To Battaile Muse
Philadelphia February 6th 1791
It has been intimated to me, that Mr Windsor, a tenant of mine, wishes to relinguish the Lease which he retains for a pa⟨rt o⟩f my land in the Co⟨unty⟩ of Frederick; ⟨and as my⟩ Sister Lewis ap⟨pears anxio⟩us to ⟨get it for th⟩e purpose ⟨of concentrating⟩ her ⟨property adjo⟩ining and ⟨agrees to take⟩ it ⟨upon the⟩ same terms by wh⟨ich it is held⟩ at present; this will explai⟨n to⟩ you, my approbation of her proposal, provided, Mr Windsor is still disposed to surrender his occupancy.1 I am, Sir, your Most Obt Servt
LS, NcD; LB, DLC:GW. Words in angle brackets are taken from the letter-book copy.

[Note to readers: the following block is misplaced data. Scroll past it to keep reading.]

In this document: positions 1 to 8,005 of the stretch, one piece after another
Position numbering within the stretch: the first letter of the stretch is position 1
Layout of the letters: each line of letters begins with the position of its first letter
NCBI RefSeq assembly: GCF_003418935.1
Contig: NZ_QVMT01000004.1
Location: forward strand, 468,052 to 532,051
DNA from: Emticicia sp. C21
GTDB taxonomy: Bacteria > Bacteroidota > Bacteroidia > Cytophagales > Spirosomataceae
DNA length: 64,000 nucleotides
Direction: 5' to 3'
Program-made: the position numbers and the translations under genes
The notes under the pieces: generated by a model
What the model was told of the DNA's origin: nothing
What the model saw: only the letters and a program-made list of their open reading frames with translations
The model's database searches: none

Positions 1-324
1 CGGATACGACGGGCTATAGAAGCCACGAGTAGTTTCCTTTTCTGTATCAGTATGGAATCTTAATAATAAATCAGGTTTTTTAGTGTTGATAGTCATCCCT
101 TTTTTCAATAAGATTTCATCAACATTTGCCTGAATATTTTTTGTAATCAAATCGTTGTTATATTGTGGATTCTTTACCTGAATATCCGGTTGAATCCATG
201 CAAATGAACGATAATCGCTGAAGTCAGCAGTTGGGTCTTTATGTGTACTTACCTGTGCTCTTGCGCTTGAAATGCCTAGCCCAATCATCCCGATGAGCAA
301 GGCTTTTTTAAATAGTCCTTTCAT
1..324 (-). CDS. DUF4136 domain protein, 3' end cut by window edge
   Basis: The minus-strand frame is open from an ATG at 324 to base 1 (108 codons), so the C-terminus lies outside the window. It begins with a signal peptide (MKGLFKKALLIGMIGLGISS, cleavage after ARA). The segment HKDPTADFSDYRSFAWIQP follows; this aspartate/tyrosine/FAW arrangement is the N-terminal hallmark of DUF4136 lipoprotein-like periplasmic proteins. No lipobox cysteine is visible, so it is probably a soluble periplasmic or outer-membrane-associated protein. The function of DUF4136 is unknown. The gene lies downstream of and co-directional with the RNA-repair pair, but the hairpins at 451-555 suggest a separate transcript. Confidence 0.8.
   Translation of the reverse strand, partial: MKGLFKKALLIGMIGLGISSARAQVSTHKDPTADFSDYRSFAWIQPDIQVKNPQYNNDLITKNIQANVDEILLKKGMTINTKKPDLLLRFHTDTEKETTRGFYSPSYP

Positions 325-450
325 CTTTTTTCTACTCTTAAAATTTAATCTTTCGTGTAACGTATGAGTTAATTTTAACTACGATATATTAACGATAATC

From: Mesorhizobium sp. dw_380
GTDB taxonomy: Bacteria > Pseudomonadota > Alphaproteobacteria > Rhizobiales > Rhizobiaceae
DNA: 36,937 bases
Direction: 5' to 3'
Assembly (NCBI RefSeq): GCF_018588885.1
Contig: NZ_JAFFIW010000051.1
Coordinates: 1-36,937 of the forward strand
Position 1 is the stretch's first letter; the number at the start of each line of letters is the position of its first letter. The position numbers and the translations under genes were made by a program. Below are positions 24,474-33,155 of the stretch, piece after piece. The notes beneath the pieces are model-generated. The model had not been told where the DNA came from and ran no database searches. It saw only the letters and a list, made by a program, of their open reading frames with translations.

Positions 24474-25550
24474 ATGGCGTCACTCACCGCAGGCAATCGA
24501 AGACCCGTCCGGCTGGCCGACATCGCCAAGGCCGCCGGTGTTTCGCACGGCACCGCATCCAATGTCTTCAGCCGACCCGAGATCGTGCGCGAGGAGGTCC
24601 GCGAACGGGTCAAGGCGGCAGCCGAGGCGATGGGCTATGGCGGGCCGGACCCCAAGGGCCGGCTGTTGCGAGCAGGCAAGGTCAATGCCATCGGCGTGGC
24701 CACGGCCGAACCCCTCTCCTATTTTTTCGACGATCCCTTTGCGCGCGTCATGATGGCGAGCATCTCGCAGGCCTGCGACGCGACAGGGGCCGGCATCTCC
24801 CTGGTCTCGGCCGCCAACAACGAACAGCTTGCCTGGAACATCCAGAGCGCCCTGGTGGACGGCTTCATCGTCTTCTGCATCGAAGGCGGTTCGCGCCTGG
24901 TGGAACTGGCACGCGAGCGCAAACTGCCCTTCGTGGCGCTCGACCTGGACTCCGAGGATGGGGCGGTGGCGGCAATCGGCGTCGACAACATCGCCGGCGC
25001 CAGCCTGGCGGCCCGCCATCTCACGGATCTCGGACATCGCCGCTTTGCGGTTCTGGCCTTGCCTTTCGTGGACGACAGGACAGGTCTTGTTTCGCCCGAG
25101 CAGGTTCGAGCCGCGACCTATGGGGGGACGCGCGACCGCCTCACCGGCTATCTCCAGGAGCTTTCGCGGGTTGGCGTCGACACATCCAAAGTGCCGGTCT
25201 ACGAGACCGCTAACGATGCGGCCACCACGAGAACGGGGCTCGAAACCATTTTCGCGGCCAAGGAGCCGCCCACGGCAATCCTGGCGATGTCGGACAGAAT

1. Joseph Windsor (Winsor, Winzor) held a 14–year lease, running from 1 Jan. 1785, to 172 acres belonging to GW in Frederick County. The land was part of about five hundred and sixty acres GW acquired from the sale of George Mercer’s Frederick County land in 1774. Windsor proved an unreliable tenant, and Muse sued him for back rent on GW’s behalf in 1790 (see GW to Muse, 28 July 1785).
Muse advised GW on 22 Aug. 1791 that your “Letter in favour of Mrs Lewis respecting Winzors Lease came to hand,” adding that “nothing has taken place as Yet” (DLC:GW). Windsor apparently did not surrender his occupancy immediately, since the accounts kept by Muse’s successor, Robert Lewis, indicate that he paid £17.9 on 25 Dec. 1792 for a year’s rent (Accounts with Sundry Tenants, 1791–92, ViMtvL). The lease was then or thereafter taken over by GW’s nephew Howell Lewis (Rental Accounts, 25 Dec. 1792 [ViMtvL]; Rental Accounts, December 1794 [ViMtvL]; Rental Accounts, 21–25 Dec. 1794 [ICHi]; and Rental Accounts, 1794 [ViMtvL]).